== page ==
Consumers paying the price for cash and cheque payments

Caroline Cassidy

British consumers are being charged an extra £240 a year for their utility bills because they pay by cash or cheque.

consumers charged for cash and cheque payments
consumers charged for cash and cheque payments

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According to research by Age UK, the penalty charges for not switching to direct debit payments can add up to £60 on the average family phone bill and £180 for gas and electricity.

Many cash-strapped Brits are loathe to switch to direct debits as they worry they will have less control over their household outgoings, and more than seven million elderly people still prefer to pay by cheque.

Yet a growing number of phone and internet companies are refusing customers the best deals if they insist on traditional methods of payment - others simply refuse to allow cash or cheque payments.

Sky, for instance, no longer accepts cash or cheque payments from new customers, and Virgin Media charges consumers £5 a month to do so.

Meanwhile the majority of energy companies allow traditional payment methods... but those refusing to pay by direct debit lose out on the cheaper tariffs.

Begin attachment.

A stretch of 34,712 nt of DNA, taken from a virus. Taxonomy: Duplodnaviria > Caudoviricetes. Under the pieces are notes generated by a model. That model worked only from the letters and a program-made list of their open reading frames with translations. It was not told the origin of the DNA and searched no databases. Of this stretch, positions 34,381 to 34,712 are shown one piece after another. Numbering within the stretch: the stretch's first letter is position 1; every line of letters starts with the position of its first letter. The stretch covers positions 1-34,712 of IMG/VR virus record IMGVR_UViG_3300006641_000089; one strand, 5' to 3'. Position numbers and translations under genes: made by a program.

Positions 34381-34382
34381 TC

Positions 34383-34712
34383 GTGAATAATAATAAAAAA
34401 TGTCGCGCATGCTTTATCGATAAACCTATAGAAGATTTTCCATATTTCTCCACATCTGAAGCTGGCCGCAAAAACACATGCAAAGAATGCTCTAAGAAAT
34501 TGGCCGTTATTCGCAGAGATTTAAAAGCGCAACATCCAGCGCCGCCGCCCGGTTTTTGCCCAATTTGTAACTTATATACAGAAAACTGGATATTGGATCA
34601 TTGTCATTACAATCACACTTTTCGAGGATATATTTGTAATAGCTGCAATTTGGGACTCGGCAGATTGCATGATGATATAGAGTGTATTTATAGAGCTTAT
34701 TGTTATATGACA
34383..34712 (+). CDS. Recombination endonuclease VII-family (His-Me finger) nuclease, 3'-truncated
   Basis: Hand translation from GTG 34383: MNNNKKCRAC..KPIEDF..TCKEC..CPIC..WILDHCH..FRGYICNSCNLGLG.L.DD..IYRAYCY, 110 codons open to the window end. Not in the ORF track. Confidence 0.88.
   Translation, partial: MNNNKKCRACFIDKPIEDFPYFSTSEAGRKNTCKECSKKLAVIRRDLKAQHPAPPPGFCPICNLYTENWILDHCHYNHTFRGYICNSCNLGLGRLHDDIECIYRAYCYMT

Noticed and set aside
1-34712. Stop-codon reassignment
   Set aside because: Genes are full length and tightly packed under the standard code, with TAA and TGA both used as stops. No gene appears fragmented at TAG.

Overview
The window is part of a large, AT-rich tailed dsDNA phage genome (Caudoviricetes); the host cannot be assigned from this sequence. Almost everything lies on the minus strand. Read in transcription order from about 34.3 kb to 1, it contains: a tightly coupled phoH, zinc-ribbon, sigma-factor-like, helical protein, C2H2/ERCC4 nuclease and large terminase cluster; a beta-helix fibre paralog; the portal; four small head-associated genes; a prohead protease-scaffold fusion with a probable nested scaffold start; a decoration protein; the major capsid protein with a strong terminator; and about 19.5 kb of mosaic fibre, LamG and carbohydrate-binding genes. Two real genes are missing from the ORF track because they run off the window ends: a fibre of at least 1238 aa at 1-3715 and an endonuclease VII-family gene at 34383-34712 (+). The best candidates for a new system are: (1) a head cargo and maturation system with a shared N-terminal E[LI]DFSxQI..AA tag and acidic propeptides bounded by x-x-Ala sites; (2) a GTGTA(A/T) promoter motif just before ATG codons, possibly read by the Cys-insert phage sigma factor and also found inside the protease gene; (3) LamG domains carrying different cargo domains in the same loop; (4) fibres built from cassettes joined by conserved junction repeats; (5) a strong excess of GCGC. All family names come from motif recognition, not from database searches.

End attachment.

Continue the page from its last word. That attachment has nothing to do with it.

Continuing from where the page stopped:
Customers of Scottish Power can save up to £179.90 by paying direct debit, and NPower offers its dual-fuel customers a fixed discount of £100 simply for setting up the monthly payment system.

The firms insist that these discounts are on offer for direct debit users because it saves on cheque or cash handling costs, allowing them to pass the savings onto the consumer.

But some campaigners suggest it is unfair to penalise those who prefer to pay by cheque or cash.

Michelle Mitchell, director general at Age UK, told the Daily Mail: "The fact is that some people prefer to pay their bills with cash or cheque.

"This is often because they find it easier this way to control their outgoings and reduce the risk of overdrawing and paying bank charges.

"Firms must ensure that they continue to offer people a way of paying that suits their need and should not charge people over the odds for paying in a way that suits them."

What do you think? Should utility companies ditch such payments or is it fair given cash and cheque handling costs? Leave your comments below...